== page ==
My Top 1000 Songs #59: You Can't Always Get What You Want

I realize some Stones fans blanch at the song's excesses, but for me, "You Can't Always Get What You Want" was the band's first true epic, the song that confirmed that, like the Beatles, they could operate in a sphere far beyond mere mortals.

Yes, by the time of 1969's Let It Bleed--the first of their incomparable Mick Taylor era--the Stones already had an astounding run of perfect singles. And the (underrated) psychedelic lark Satanic Majesties Request showed the band pushing at the boundaries of blues/R&B-based pop, with more success than they're given credit for. And even the stripped-down Beggars Banquet offered further expansion of the rock template with "Sympathy For The Devil." 

But "Want" went all in... from the operatic choir that opens the track; to the gradually building density of the piece, rising from Banquet-reminiscent acoustic number to rousing band performance; before exploding into a rollicking, celebratory, extended coda, that choir rejoining the band, the Stones latching onto the double-length opus of "Hey Jude" and doubling down. It's an odd line-up for the band: Taylor had yet to replace Brian Jones, leaving Keef to handle all the guitars; while it's another example of a messy, complicated tune that Charlie couldn't quite figure out on drums, leaving producer Jimmy Miller to handle the kit (as was the case, coincidentally or not, on the prior Stones appearance on this list). But the configuration of musicians in the studio--especially Miller, with Al Kooper on keys--pulled it all off, beautifully.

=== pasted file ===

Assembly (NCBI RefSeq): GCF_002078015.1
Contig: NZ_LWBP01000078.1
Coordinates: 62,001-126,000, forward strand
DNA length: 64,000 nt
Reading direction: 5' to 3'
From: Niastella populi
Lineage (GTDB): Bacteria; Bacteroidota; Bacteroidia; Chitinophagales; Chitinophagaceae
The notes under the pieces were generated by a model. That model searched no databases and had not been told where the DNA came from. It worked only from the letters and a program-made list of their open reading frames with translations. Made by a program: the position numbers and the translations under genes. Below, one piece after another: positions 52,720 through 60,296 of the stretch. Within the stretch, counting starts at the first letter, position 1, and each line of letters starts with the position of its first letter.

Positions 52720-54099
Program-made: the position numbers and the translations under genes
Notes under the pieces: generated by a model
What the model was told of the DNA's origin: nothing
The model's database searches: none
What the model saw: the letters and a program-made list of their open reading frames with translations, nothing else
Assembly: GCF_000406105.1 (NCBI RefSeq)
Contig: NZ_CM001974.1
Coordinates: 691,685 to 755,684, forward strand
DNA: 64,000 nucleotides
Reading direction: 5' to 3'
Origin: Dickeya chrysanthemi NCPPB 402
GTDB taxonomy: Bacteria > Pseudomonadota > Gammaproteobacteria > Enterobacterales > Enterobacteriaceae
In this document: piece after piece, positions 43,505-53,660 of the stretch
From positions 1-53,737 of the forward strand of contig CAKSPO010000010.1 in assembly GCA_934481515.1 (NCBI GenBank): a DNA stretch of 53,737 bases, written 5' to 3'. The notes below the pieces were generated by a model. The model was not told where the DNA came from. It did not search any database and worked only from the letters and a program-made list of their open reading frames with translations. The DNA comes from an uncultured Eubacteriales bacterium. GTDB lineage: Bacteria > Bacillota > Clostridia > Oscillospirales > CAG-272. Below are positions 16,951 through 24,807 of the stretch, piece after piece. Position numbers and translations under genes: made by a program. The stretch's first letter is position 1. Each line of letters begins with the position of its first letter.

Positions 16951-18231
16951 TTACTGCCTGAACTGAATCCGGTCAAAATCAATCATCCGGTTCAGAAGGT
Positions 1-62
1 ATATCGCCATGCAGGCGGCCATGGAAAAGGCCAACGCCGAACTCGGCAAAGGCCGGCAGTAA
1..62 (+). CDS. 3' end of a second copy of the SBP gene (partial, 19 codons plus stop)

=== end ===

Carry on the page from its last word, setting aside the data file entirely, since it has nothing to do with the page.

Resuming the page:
I'll concede that the lyrics can be a bit iffy, some stilted and awkward forced rhymes, but there's no denying that they make a lasting impression. And the forcefulness of the performance, from the initial gentility to the sweeping close, could carry pretty much anything Jagger splayed out. 

Mick Taylor's delirious soloing on the live version does make me wish they'd had him around for the record, however:
BTW, I know the movie is divisive, but the Big Chill's employment of the song for the funeral scene is one of my favorite uses of music in film: